The Clean Sweep: "Sunset Oasis"

"Sunset Oasis" - Shift 8 of the Big Muddy Clean Sweep

Franklin Island Boat Ramp and Camp 6 miles downstream - Thursday, 10/7 - Sunday, 10/10/2021

By Alyssa Thomas


  • 10/7- crew caravanned to Franklin Island boat ramp and set camp 6 miles downstream... beautiful sunset!
  • 10/8- shift crew joined us, scouted for community cleanup, dinner provided by Eileen!
  • 10/9- cleanup out of Franklin Island boat ramp, fishing tournament, new volunteers, heart-warming campfire talk with “pass the stick”
  • 10/10- scouting for TWO community cleanups out of Rocheport, some shift crew left, food from Katy! Stayed at same camp.

A jaw-dropping sunset that welcomed us to our last stretch of the Clean Sweep! It only got better as the sun went down. Photo by Kevin Tosie.

Shift Summary:

It’s the last stretch! I can attest for the whole Clean Sweep core crew that we don’t want to see this program come to an end. Its been an amazing experience and we’ve become family. 

We started the workload at the boat yard back in Columbia on Thursday (10/7) and caravanned to the Franklin Island river access right by Boonville. We found a great island 6 miles downstream of the boat ramp, and was an ideal location since our staging for the cleanups in Rocheport was just 2 miles downstream! As we set up camp, we were welcomed with a beautiful sunset.

Gretchen and Phoebe watching as a barge with a huge load floats by downstream. The barge honked back as we all waved! Photo by Alyssa Thomas.

The next day (10/8), we picked up the next shift and scouted for the community cleanup from the Franklin Island boat ramp. When we got back from scouting, we enjoyed a delicious and much needed meal brought by one of the shift crew members. Thank you, Eileen!! We hunkered down early to prepare for our early morning workload.

We left our camp by 7:15 Saturday (10/9) to set up for the Franklin Island community cleanup. We had a great turnout, and the boat ramp was busy in the best way! The locals were also putting in boats for a fishing tournament, and they were also very curious what MRR was up to. We received many thank you’s from the fishermen! Some even stood aside to listen to our orientation and safety briefing before we headed to the boats.

Cleanups are more than just picking up trash!

We also had a handful of volunteers brand new to MRR! These people had never been to a cleanup and signed up individually, looking to be apart of the mission. One had been particularly quiet, and a shift crew members, Melanie Knocke had started conversation on the boat. He told her that he had always wanted to come to a cleanup and was very excited, but when he finally got on the boat, he felt like the river was going to consume him. She chatted with him more, warming him up to feel more comfortable and feeling more respect for the river. This is what MRR is about, to connect people to the river!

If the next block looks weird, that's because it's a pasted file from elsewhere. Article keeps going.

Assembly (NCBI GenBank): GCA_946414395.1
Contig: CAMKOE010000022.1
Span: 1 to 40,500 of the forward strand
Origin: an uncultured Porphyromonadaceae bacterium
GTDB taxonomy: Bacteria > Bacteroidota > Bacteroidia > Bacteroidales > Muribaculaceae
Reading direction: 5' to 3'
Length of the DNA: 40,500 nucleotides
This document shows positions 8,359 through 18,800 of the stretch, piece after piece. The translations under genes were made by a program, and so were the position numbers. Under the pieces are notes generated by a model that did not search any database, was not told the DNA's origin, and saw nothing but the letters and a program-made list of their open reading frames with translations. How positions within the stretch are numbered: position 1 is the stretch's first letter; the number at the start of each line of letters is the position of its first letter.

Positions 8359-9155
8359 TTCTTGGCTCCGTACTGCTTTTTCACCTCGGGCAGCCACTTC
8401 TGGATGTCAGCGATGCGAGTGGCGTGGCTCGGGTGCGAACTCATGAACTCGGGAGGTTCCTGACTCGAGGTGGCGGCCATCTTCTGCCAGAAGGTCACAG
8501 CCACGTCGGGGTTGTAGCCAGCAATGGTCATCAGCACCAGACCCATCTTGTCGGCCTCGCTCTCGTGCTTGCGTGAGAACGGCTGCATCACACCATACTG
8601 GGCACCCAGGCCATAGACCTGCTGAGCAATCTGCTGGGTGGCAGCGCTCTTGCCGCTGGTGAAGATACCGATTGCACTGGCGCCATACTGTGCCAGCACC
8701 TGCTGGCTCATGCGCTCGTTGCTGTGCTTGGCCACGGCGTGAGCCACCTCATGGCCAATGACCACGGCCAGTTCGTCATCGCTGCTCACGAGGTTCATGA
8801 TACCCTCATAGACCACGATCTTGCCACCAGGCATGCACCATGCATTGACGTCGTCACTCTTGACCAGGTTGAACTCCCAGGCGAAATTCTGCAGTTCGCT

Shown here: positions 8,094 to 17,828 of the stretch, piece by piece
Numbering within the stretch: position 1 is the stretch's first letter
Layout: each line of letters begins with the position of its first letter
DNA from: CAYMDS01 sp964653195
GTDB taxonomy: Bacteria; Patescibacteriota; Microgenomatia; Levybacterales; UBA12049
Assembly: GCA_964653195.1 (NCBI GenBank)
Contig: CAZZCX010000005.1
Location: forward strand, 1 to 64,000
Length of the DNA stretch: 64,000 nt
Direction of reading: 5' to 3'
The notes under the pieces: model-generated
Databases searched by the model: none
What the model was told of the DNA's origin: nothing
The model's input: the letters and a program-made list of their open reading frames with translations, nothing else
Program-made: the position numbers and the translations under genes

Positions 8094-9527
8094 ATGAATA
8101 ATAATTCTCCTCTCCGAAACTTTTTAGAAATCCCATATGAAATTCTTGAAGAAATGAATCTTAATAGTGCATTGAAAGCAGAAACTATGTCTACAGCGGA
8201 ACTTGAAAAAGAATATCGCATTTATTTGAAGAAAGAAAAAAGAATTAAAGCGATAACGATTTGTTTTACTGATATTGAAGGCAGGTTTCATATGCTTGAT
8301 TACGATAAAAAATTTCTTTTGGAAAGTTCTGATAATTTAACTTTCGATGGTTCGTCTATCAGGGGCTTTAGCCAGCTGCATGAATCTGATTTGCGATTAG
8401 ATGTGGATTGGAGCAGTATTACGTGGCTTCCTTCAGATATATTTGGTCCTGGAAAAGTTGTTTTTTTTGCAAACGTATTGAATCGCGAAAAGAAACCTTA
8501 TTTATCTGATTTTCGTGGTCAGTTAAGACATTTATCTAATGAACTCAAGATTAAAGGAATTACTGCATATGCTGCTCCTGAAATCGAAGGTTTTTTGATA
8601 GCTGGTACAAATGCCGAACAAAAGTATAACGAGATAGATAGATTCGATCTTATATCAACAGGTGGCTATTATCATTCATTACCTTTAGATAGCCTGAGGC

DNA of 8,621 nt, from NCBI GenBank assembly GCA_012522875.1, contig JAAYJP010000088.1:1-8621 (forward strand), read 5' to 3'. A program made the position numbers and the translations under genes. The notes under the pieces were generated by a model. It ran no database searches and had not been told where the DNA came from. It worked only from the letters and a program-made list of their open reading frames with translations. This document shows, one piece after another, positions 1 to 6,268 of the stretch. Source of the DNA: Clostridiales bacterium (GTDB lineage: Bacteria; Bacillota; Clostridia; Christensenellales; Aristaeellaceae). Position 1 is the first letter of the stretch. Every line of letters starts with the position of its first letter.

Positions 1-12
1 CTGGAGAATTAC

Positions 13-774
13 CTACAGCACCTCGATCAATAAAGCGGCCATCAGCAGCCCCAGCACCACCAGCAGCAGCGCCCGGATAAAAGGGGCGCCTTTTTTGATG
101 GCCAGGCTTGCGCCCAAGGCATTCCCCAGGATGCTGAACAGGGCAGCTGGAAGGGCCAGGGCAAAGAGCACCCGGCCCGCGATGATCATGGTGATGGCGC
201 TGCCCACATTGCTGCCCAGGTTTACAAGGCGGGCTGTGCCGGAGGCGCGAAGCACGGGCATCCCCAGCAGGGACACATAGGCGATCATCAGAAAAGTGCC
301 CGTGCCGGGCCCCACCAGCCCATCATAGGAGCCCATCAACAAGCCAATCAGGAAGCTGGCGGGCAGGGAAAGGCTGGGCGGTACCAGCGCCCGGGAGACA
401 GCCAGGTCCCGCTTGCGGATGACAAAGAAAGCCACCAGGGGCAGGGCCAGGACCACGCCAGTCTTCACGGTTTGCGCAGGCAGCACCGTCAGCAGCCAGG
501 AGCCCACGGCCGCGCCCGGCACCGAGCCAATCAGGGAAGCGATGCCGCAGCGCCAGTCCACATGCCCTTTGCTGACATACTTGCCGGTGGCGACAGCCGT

One of our younger volunteers approached our Executive Director, Steve Schnarr, to chat about the cleanup. Colby (10), expresses how important our environmental stewardship is. I was sitting on a rock, eaves-dropping on the conversation. I quickly jotted down an impressive statement he made: "We need to protect the wildlife. They were here first. Then we came in and polluted it so we need to help clean it up." Turns out, I wasn't the only one listening! When Colby walked away, everyone who listened to him were in awe. This too, is what MRR is all about: to help people realize how important the Missouri River is. Children like Colby are the future!

That evening, we reminisced on all that we have accomplished and our favorites of the project. Everyone had a chance to speak their mind, passing around the talking stick, a broken paddle we found on the cleanup. Moments like the two interactions above were shared. This reassured each other that all we have done is much appreciated and important. The night was filled with laughter and maybe some tears—at least for me!

The next morning (10/10), we went out to scout for TWO community cleanups out of Rocheport. These cleanups were going to potentially be our biggest turnouts for all of the Clean Sweep project. This area is greatly affected by floods, so there was no problem finding high density accumulations. Since Rocheport was just downstream, right at the end of the bend, we didn’t have to move our camp! We said goodbye to our shift crew that evening. Last but not least, yet another food angel brought us food after a long day of work. Thank you, Katy!

Stretch Results:

  • Miles: mm 201 – mm 191 (10 miles)
  • Volunteers:
    • Shift crew: 9
    • 10/9 day crew: 1
    • 10/9 volunteers: 17
  • Trash:
    • Bags: 46
    • Tires: 12
    • Other finds: 4 mineral tubs, 5 5-gallon buckets, car dashboard, chair, child walker, futon, 25ft. barge cable, children's park climbing wall

Carol Leigh and Matt sitting by the fire, sharing a head lamp to work on their crafts! Photo by Kevin Tosie.

Crew Highlight - Steve Schnarr

Steve Schnarr is the Executive Director of Missouri River Relief. Since 2004, he's held many positions with MRR, including a volunteer and contract staff member. He has coordinated many clean-up events, planned and coordinated the 2006 MegaScout trash survey and served as Program Manager and Lower Reach Manager with MRR since 2006. He graduated with a B.S. in English from Drake University in 1995. He has done his best to help out where he can throughout the Big Muddy Clean Sweep! We appreciated all his help during the project, coming back and forth from office work and working on other big MRR events, like the Race to the Dome. Thank you for all that you do for MRR, Steve! Photo by Kevin Tosie.

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